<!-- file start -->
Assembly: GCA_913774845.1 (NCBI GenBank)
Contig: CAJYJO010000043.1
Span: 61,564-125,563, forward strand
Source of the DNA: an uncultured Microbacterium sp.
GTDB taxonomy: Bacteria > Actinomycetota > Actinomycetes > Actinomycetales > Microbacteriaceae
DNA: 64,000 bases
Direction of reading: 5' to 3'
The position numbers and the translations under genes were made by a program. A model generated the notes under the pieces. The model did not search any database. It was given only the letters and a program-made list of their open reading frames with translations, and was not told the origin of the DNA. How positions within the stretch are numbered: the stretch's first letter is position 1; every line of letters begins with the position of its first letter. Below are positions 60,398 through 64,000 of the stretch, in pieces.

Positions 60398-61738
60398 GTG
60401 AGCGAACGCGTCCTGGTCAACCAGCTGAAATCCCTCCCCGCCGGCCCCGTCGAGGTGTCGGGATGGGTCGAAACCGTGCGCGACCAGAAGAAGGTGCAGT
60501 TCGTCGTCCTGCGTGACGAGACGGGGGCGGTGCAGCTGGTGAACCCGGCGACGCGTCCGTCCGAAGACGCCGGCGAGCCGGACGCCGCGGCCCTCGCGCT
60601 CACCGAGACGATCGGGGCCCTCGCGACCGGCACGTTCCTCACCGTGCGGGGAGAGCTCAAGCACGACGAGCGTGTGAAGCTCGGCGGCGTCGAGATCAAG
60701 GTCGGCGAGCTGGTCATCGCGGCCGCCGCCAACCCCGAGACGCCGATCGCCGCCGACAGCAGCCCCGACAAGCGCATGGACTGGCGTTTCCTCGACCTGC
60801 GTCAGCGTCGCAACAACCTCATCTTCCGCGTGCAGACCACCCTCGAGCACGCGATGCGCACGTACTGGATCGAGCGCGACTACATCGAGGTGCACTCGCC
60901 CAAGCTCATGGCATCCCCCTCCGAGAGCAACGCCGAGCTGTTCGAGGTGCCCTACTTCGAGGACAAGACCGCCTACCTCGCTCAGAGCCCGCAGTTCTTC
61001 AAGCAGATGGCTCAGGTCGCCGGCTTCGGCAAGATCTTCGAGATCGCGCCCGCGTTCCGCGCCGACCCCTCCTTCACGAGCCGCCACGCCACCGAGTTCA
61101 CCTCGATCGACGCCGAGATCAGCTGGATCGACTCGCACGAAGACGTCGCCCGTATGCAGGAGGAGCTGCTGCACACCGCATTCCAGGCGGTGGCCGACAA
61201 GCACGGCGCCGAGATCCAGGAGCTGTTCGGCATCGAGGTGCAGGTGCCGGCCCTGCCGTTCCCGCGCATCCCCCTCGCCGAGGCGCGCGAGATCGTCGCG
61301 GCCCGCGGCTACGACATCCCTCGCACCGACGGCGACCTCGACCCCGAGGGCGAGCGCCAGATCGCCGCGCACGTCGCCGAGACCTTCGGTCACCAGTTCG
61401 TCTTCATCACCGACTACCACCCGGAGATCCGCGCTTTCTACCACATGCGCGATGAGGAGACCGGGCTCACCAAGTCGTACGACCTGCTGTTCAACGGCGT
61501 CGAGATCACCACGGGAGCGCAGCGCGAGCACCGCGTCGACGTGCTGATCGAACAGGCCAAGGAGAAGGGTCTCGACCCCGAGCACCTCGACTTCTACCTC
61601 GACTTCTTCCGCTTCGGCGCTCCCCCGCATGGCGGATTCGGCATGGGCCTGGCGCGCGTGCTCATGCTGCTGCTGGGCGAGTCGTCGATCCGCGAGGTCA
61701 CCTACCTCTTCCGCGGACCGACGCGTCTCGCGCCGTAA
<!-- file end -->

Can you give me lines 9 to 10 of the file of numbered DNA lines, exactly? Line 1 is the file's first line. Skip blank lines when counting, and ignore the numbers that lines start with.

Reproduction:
Positions 60398-61738
60398 GTG